Chapter

Face processing and social interaction

Deborah M. Riby

in Neurodevelopmental Disorders Across the Lifespan

Published in print December 2011 | ISBN: 9780199594818
Published online May 2012 | e-ISBN: 9780191738166 | DOI: http://dx.doi.org/10.1093/acprof:oso/9780199594818.003.0068

Series: Developmental Cognitive Neuroscience

Face processing and social interaction

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For individuals with Williams syndrome (WS), it is highly likely that face perception does not occur in a typical manner, that the neural underpinnings of these skills do not function in a typical way, and that the development of face skills follows atypical trajectories. This chapter explores two important concepts related to face perception in WS. First, that some face-processing skills may seem to be a relative strength/weakness; and second, that some face-processing skills are likely to develop along an atypical trajectory. The chapter moves through three sections, from considering structural encoding, to the interpretation of communicative face cues, and finally to considering attention to faces throughout development. Along the way, the existing data is used to probe the two concepts that have just been outlined.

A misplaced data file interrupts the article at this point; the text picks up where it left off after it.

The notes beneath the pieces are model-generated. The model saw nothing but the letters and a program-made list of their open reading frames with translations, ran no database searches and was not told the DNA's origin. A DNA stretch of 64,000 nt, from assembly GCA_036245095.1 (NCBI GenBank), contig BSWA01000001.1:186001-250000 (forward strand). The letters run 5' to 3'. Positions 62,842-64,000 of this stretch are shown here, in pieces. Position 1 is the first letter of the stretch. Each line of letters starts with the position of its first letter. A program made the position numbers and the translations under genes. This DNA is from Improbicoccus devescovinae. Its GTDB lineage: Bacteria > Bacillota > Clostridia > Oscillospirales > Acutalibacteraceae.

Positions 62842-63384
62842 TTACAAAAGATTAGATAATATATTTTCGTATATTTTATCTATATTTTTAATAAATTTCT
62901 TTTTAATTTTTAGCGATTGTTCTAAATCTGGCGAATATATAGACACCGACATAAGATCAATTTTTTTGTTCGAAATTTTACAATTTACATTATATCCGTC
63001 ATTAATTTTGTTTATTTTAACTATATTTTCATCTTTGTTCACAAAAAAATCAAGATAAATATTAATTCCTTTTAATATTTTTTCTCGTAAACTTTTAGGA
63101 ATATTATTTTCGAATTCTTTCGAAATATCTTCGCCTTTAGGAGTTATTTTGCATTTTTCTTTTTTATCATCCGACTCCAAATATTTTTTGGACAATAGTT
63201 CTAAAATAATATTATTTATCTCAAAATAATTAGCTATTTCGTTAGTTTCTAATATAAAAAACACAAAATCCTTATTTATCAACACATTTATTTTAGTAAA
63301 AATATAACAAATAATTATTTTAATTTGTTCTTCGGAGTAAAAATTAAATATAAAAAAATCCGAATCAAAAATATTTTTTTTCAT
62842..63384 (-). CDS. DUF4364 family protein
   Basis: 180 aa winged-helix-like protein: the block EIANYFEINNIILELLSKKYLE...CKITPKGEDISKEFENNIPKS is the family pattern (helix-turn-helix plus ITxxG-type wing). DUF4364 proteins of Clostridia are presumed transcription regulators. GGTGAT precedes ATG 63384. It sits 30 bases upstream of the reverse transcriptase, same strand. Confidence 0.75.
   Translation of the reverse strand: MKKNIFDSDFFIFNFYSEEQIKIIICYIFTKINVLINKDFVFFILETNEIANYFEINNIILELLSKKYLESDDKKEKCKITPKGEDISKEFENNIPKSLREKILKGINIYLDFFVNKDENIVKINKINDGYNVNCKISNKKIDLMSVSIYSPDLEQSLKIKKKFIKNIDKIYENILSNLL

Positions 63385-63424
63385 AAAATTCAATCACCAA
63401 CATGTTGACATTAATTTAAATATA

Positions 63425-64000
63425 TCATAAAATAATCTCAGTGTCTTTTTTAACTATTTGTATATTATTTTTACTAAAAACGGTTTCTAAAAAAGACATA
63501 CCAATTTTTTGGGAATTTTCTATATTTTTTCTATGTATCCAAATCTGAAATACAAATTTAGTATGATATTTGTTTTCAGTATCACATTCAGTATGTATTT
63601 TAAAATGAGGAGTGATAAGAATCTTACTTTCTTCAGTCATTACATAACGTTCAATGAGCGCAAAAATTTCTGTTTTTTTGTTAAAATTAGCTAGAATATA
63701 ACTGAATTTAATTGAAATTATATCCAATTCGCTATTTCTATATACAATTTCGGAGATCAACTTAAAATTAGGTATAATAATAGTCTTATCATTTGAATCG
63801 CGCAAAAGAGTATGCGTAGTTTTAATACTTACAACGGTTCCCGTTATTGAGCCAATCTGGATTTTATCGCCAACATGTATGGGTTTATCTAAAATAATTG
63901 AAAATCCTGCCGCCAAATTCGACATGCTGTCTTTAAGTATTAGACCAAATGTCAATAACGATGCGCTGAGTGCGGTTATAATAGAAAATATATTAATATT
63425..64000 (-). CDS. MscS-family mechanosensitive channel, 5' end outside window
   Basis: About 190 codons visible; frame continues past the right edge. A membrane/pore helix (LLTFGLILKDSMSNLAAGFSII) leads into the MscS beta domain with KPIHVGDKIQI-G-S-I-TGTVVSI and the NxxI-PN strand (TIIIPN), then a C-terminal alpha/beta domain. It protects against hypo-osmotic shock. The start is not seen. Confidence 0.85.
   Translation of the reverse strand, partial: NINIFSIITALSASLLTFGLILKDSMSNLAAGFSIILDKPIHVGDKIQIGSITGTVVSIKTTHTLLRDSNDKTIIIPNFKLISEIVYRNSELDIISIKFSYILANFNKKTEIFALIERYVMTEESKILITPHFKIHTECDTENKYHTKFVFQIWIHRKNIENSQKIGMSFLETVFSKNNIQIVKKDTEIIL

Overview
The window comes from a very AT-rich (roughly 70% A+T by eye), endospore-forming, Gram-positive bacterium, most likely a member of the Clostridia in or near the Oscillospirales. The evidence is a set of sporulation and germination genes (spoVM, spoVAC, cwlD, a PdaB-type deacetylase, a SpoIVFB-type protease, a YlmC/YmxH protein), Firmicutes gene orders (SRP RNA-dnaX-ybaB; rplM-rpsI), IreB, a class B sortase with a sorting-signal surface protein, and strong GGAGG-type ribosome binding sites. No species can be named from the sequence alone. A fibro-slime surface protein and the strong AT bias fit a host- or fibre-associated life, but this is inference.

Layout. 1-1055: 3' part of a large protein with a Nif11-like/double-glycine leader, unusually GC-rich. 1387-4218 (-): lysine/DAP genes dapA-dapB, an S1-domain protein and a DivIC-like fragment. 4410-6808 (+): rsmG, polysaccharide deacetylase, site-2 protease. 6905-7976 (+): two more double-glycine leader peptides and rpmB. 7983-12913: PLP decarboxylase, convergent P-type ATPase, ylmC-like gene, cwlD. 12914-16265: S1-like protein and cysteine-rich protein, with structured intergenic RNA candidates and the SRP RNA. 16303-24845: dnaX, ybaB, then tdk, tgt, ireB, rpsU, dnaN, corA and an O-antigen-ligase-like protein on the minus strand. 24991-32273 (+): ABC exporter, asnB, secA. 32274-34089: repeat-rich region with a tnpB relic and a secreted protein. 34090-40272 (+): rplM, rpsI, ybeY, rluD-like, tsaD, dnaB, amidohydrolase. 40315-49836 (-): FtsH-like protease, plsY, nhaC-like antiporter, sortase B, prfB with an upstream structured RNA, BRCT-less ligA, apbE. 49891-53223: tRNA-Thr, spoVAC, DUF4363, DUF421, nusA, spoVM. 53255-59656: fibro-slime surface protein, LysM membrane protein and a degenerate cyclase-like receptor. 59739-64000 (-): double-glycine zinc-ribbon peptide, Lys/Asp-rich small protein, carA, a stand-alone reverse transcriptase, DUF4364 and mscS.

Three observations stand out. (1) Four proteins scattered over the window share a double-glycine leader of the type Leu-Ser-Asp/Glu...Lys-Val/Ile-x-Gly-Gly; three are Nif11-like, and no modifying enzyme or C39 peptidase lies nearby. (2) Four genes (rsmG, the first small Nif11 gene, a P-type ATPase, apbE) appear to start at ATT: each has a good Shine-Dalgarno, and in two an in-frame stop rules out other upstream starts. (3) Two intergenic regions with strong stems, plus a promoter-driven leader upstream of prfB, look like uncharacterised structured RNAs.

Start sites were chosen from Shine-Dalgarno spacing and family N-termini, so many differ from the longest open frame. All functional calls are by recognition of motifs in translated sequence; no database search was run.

Keywords: face perception; face recognition; Williams syndrome; structuring encoding; face cue; attention

Chapter.  6334 words.  Illustrated.

Subjects: Social Psychology

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